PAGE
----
12. Evaluation of Parameters for High Efficiency Transformation of Acinetobacter baumannii

    PubMed Central

    Yildirim, Suleyman; Thompson, Mitchell G.; Jacobs, Anna C.; Zurawski, Daniel V.; Kirkup, Benjamin C.

    2016-01-01

    Acinetobacter baumannii is an emerging, nosocomial pathogen that is poorly characterized due to a paucity of genetic tools and methods. While whole genome sequence data from several epidemic and environmental strains have recently become available, the functional characterization of genes is significantly lagging. Efficient transformation is one of the first steps to develop molecular tools that can be used to address these shortcomings. Here we report parameters allowing high efficiency transformation of A. baumannii. Using a multi-factorial experimental design we found that growth phase, voltage, and resistance all significantly contribute to transformation efficiency. The highest efficiency (4.3 × 108 Transformants/μg DNA) was obtained at the stationary growth phase of the bacterium (OD 6.0) using 25 ng of plasmid DNA under 100 Ohms resistance and 1.7 kV/cm voltage. The optimized electroporation parameters reported here provide a useful tool for genetic manipulation of A. baumannii. PMID:26911658

  13. Post-neurosurgical meningitis caused by acinetobacter baumannii: case series and review of the literature

    PubMed Central

    Ni, Shunlan; Li, Shanshan; Yang, Naibin; Zhang, Sainan; Hu, Danping; Li, Qian; Lu, Mingqin

    2015-01-01

    Background: Acinetobacter baumannii (A. baumannii), a gram-negative bacterium, has now become an important hospital pathogen, which causes various serious nosocomial infections worldwide. Bacterial meningitis is a common complication after neurosurgical operation, and the percentage of A. baumannii meningitis is growing, especially the one resisting multiple drugs. Method: We retrospectively reviewed the cases with postoperative A. baumannii meningitis (PABM) in the First Affiliated Hospital of Wenzhou Medical University from January 2013 to October 2014. And we retrieved the PubMed for cases with PABM and reviewed them. Result: Five cases were included in our retrospective study. Two cases with sensitive A. baumannii and one with multidrug-resistant acinetobacter baumannii (MRAB) were cured, and other two with MRAB died. Conclusion: Intraventricular or intrathecal colistin could be a treatment to the MRAB. PMID:26885152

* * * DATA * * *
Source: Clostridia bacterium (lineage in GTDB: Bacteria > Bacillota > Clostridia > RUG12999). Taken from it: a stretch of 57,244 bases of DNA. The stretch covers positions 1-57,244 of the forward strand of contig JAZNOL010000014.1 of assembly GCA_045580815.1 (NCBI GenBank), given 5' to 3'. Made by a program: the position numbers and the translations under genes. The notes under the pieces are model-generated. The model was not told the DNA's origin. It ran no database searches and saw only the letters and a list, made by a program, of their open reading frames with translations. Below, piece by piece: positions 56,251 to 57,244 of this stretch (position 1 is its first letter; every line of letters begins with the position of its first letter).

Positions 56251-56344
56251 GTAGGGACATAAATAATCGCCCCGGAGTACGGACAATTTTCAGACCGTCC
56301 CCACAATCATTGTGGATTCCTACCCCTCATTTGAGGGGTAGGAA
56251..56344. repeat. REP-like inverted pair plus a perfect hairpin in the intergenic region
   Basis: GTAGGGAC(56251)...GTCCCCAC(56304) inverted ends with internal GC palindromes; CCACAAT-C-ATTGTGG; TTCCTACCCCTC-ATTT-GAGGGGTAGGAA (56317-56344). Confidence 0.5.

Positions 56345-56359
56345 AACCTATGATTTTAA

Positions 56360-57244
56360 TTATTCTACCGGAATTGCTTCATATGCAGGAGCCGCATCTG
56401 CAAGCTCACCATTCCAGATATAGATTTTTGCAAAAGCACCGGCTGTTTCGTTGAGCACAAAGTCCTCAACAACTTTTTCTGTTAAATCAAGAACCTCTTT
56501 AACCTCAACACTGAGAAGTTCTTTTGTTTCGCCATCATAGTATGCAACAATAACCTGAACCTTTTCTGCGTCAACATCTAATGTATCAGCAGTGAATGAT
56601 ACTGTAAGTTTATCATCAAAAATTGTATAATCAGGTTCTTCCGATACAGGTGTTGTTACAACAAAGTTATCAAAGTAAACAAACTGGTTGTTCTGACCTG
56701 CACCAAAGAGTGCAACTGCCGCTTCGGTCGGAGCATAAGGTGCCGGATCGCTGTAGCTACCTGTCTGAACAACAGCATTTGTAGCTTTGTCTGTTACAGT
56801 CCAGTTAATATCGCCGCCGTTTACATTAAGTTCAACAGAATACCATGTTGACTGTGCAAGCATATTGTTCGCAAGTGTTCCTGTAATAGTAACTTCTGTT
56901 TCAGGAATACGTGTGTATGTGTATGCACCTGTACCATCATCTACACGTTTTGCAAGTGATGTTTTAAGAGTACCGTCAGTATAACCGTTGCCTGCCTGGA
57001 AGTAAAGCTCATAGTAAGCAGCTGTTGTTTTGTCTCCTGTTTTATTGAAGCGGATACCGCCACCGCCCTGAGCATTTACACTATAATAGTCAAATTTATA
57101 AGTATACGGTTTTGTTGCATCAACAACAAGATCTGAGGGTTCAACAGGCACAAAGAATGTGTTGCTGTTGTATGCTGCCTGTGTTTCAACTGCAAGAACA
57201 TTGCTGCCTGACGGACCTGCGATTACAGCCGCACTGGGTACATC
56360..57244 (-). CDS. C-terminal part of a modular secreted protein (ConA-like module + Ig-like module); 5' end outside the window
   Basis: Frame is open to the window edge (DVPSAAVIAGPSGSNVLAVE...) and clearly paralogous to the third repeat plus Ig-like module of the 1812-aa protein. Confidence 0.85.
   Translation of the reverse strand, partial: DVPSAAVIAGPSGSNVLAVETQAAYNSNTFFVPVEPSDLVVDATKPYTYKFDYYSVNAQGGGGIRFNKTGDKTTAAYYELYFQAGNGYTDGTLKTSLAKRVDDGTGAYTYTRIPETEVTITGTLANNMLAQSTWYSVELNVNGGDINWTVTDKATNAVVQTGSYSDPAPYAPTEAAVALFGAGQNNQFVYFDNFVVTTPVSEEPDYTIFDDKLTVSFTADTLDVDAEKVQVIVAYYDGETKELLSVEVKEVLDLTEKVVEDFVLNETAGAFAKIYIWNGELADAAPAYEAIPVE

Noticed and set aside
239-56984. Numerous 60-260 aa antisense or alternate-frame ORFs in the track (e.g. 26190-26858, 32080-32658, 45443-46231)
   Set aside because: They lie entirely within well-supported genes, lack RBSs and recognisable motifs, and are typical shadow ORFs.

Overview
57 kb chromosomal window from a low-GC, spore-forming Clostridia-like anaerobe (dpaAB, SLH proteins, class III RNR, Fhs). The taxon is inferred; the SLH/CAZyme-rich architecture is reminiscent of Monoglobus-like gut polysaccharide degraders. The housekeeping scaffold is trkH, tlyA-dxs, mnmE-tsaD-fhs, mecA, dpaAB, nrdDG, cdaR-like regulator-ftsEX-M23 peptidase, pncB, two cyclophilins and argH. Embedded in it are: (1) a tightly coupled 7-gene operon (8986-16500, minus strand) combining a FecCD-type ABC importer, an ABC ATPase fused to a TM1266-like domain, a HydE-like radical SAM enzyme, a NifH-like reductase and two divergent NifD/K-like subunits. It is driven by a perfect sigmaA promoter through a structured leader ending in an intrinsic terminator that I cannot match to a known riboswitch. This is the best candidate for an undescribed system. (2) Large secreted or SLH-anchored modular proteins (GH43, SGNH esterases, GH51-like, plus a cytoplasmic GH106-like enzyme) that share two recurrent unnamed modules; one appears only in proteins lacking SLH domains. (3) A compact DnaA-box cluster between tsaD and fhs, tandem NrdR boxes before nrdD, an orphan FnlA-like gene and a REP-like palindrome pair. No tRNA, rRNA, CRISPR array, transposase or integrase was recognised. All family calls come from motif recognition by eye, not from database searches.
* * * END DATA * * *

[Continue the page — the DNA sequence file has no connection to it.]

14. Draft Genome of the Multidrug-Resistant Acinetobacter baumannii Strain A155 Clinical Isolate

    PubMed Central

    Arivett, Brock A.; Fiester, Steven E.; Ream, David C.; Centrón, Daniela; Ramírez, Maria S.; Tolmasky, Marcelo E.

    2015-01-01

    Acinetobacter baumannii is a bacterial pathogen with serious implications on human health, due to increasing reports of multidrug-resistant strains isolated from patients. Total DNA from the multidrug-resistant A. baumannii strain A155 clinical isolate was sequenced to greater than 65× coverage, providing high-quality contig assemblies. PMID:25814610

  15. Prevalence of antibiotic resistance among Acinetobacter baumannii isolates from Aleppo, Syria.

    PubMed

    Hamzeh, Abdul Rezzak; Al Najjar, Mona; Mahfoud, Maysa

    2012-10-01

    This study describes and analyzes Acinetobacter baumannii antibiotic susceptibly profile in Aleppo, Syria, thus providing vital information for guiding treatment of A baumannii infections. Two hundred sixty nonrepetitive A baumannii isolates were studied over 3.5 years. Resistance rates are at the higher end of globally reported levels. Newer cephalosporins and β-lactamase-resistant agents are becoming practically ineffective. Better activity is limited to carbapenems and colistin, which elicited the highest susceptibility levels.

  16. Spread of carbapenem-resistant Acinetobacter baumannii global clone 2 in Asia and AbaR-type resistance islands.

    PubMed

    Kim, Dae Hun; Choi, Ji-Young; Kim, Hae Won; Kim, So Hyun; Chung, Doo Ryeon; Peck, Kyong Ran; Thamlikitkul, Visanu; So, Thomas Man-Kit; Yasin, Rohani M D; Hsueh, Po-Ren; Carlos, Celia C; Hsu, Li Yang; Buntaran, Latre; Lalitha, M K; Song, Jae-Hoon; Ko, Kwan Soo